An Antiques Roadshow expert was blown away by a “very, very special” historically significant item in the latest episode of the series.
Saturday’s special edition of the BBC show focused on royal treasures to coincide with King Charles’ Coronation, including a gold bracelet worn by Queen Victoria, documents signed by Queen Elizabeth, and souvenirs from past coronations. The episode saw picture specialist Frances Christie spoke to Chris Taft from the Postal Museum, where she was introduced to an incredibly rare version of one of the most iconic everyday items that people associate with their monarch.
The item in question was a sheet of stamps bearing an effigy of Queen Victoria – the Penny Black, which was the world’s first adhesive stamp ever used in a postal system. The stamps, first used from May 1840, were compared alongside more modern stamps featuring the late Queen Elizabeth, as well as the new versions designed for the reign of King Charles.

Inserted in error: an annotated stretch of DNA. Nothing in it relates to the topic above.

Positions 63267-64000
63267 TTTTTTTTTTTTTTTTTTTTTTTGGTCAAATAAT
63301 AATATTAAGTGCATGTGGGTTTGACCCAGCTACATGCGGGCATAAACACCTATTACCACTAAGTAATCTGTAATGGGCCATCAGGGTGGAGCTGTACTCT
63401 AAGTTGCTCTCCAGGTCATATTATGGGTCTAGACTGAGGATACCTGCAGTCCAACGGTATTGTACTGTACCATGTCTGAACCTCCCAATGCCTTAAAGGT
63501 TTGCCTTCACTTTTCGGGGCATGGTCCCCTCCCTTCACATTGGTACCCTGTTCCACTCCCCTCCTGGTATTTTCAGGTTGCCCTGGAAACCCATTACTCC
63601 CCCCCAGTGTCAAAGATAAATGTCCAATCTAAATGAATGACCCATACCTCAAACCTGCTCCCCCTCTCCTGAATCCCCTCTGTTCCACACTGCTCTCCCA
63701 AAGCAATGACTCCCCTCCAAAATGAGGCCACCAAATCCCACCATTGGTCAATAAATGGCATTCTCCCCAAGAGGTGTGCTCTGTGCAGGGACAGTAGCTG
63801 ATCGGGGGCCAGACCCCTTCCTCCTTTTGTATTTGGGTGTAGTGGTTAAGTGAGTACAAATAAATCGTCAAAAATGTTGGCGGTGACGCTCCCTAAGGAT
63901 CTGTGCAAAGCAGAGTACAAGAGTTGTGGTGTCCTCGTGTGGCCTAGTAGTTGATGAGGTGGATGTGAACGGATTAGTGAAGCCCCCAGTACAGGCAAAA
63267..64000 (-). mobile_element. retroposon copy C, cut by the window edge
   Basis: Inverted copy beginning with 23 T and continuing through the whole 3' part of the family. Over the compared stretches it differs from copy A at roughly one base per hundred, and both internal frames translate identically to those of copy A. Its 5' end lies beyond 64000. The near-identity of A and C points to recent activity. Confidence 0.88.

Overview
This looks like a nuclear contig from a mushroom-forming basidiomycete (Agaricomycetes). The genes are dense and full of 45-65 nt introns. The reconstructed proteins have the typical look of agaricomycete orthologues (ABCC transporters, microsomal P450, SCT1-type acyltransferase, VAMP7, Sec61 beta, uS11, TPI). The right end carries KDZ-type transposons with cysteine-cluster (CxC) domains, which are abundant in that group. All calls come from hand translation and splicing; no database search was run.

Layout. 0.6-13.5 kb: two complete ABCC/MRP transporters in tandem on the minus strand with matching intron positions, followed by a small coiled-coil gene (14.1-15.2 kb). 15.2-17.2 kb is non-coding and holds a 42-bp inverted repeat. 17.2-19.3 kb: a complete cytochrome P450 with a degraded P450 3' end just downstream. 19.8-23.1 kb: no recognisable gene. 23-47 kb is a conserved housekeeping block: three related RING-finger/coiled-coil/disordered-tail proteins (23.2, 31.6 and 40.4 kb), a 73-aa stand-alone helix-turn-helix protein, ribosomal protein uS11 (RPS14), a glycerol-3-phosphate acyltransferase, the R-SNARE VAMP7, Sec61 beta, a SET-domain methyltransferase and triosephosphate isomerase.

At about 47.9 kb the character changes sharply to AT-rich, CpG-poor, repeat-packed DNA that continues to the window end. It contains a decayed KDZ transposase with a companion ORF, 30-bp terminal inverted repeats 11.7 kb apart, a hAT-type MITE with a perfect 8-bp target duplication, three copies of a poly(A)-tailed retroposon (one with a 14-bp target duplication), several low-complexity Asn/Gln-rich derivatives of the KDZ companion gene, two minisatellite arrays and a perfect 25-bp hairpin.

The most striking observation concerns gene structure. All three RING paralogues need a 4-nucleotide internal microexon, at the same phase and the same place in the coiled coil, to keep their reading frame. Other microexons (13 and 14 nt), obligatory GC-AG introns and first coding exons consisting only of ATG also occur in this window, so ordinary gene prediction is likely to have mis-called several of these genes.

“I think this actually could be one of the most valuable things we’ve ever had on the Antiques Roadshow – it’s certainly one of the rarest,” Frances said.
The expert went on to explain that a single stamp of this kind in might fetch between £2,000 and £3,000 at auction. “There has never been a full sheet like this that has ever come up onto the open market,” she explained.
Frances added: “If it was ever to come up, I mean, it’s worth what someone would pay for it – but really, this is multiples of millions. You could see it going into eight-figures.”
“It really is a very, very special thing,” the expert said of the Victorian stamp sheet. “I think even more special for us to see it today with the latest sheet, and then paying homage to an image that we know so well.”
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